Hackers are always on the hunt for what’s new and next. As security experts work to secure individuals and companies against the threats of today, thieves are busy inventing the threats of tomorrow — nefarious new ways to steal your financial and personal data. As 2018 comes to a close, get to know the threats that could define 2019.
Cryptocurrency mining requires vast computing power to solve complex mathematical problems. Rather than setting up thousands of servers fueled by pricey electricity and air conditioning, hackers enslave millions of computers to do their dirty work.
Just like the name suggests, cryptojacking is non-consensual cryptomining on someone else’s machine. In 2018, cryptojacking accounted for 35% of all cyber threats.
As cryptocurrency grows in popularity, so does the computing power necessary for mining. This means hospital chains, airports, coffee shops and anywhere with public Wi-Fi could be susceptible. Cryptojackers target vulnerable websites and inject mining scripts like Coinhive. Then, the computers of unsuspecting visitors are enslaved to mine cryptocurrency.
Stay Safe: To prevent cryptojacking, use an antivirus or anti-malware solution that scans traffic and blocks infected domains. While browsing, use an adblocker like uBlock Origin or NoScript that can stop mining scripts.
Recently, ransomware has hit heavyweights like Britain’s National Health Service and even FedEx. Locking down computer files via encryption, hackers demand money in exchange for unlocking the data. Victims often pay, especially if the encrypted data isn’t backed up.
One new target on the ransomware horizon is cloud-computing businesses that store mountains of photos, data and emails for companies. Giant cloud operators, like Google, Amazon and IBM, are virtually impenetrable, but smaller companies could be vulnerable. One of the most virulent strains of Petya malware spread through an infected file on Dropbox — one of the most popular backup solutions.
Stay Safe: While you cannot prevent your cloud provider from getting infected, you can take measures to protect yourself from ransomware. Back up your data and keep your software up to date.
In the AI-driven arms race, security experts are using machine learning, neural networks and other AI tech to anticipate and discover attacks. Unfortunately, hackers are using the same technology.
Machine-learning can now mimic human speech to craft convincing fake messages for spear phishing attacks. AI can also be used to design malware that can fool “sandboxes” — security programs that spot rogue code before it reaches a company’s system.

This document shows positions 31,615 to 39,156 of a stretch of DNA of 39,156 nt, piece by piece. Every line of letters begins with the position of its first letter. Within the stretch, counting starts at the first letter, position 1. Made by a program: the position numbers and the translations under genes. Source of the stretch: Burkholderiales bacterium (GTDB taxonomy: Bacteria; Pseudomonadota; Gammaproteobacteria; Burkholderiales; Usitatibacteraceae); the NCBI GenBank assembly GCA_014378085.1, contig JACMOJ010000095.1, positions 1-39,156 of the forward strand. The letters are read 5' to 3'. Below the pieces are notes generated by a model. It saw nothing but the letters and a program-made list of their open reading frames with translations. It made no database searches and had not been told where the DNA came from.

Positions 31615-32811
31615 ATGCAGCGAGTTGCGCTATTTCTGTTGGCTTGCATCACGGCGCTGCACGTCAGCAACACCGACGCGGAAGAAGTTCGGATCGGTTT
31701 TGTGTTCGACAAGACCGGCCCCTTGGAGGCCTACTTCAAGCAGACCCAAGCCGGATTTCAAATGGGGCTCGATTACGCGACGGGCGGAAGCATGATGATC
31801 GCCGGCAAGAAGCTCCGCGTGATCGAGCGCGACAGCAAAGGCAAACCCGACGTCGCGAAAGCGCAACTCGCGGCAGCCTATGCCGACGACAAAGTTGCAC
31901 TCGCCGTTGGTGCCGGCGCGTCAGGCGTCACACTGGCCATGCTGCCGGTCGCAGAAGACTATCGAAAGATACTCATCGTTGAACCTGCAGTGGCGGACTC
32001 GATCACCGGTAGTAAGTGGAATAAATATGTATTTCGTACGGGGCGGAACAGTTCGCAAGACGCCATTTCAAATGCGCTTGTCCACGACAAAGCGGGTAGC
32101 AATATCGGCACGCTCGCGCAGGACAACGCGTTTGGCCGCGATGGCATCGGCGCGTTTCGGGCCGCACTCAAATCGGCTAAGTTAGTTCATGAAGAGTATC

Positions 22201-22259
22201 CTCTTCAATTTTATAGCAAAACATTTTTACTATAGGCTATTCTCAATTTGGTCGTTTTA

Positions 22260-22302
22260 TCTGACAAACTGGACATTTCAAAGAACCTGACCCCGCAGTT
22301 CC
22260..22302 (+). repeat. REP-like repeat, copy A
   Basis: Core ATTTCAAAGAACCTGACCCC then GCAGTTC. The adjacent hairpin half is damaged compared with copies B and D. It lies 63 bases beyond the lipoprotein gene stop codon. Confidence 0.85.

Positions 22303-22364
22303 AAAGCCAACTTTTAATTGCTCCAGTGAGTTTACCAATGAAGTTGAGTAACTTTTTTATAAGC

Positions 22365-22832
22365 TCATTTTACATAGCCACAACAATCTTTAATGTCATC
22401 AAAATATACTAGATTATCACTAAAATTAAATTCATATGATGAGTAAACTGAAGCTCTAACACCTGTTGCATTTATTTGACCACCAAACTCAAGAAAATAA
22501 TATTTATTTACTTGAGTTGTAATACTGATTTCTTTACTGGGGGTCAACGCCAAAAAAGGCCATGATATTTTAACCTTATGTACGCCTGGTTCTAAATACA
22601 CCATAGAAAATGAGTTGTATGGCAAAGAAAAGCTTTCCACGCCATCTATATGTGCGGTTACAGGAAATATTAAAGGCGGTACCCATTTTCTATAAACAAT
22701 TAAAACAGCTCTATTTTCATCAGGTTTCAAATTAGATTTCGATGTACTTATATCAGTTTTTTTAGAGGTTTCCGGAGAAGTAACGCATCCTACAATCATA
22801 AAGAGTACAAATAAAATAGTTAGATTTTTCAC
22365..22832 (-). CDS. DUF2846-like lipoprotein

Stay Safe: Learn how to spot phishing scams, install a traffic scanner that blocks malicious links and avoid posting personal information on social media.
Apparently, mobile is where it’s at — even for malware. As users spend more and more time on their phones, thieves have realized that phones are where the most sensitive data lives.
While it’s best to download apps from official stores, malicious software can still slide past the careful vetting of Google Play or Apple’s App Store. Apps masquerading as calendars or storage optimization have been vehicles for cryptomining or harvesting a user’s data and location. Of the 3.5 million apps in Google Play’s store last year, 700,000 were “problematic.” They were either app clones, text message intercepts or phishing scams.
Some smartphones have even been infected before leaving the factory. In 2017, 30 high-end smartphones were infected with malware in the supply chain, and dozens of low-cost Android phones were shipped with the powerful banking Trojan called Triada.
Stay Safe: Never download apps from unknown sources and don’t be lured in by cheap smartphones from shady sellers. Update your apps, review their permissions and always back up your smartphone.
With the value of a single Bitcoin soaring, cyber criminals have big incentives to launch attacks. While cryptojacking affects computer users who don’t own Bitcoin, investors of virtual coinage are prime candidates for theft.
Hackers and even rogue states like North Korea have been targeting cryptocurrency account holders.
Recently Bithumb — the sixth-largest crypto exchange — was hacked for $30 million. And BitGrail’s attackers made off with $195 million in Nano cryptocurrency belonging to users.
Some thieves have even used social engineering to target cryptocurrency YouTube personalities and other high-profile investors.
Stay Safe: Don’t tell anyone that you’re investing in cryptocurrency, especially on social media. Keep your funds in multiple wallets. Secure your logins with two- factor authentication and stay alert and on top of the latest scams.
Hacking Smart IoT Devices
Inside one university lab, researchers were able to activate artificial intelligence systems on smartphones and smart speakers. In the wrong hands, this technology could unlock doors, wire money or purchase items online.
This group from the University of California Berkeley proved that they could hide commands in white noise played over loudspeakers or YouTube videos — embedding commands directly into music or spoken text.
While a human listener hears music or someone talking, Amazon’s Echo speaker might hear an instruction to add something to your shopping list.
Fortunately, real-life hackers haven’t cracked these techniques. Yet.
Stay Safe: Don’t connect your devices to every smart device you own. And be careful about connecting your credit card to your devices. If you do own smart devices, always use secure Wi-Fi.
Regardless of the security challenges 2019 brings, Bluefin offers P2PE and tokenization services that ensure sensitive data is encrypted the moment it enters your system. To learn more about how you can protect your customers’ data, contact a Bluefin representative today.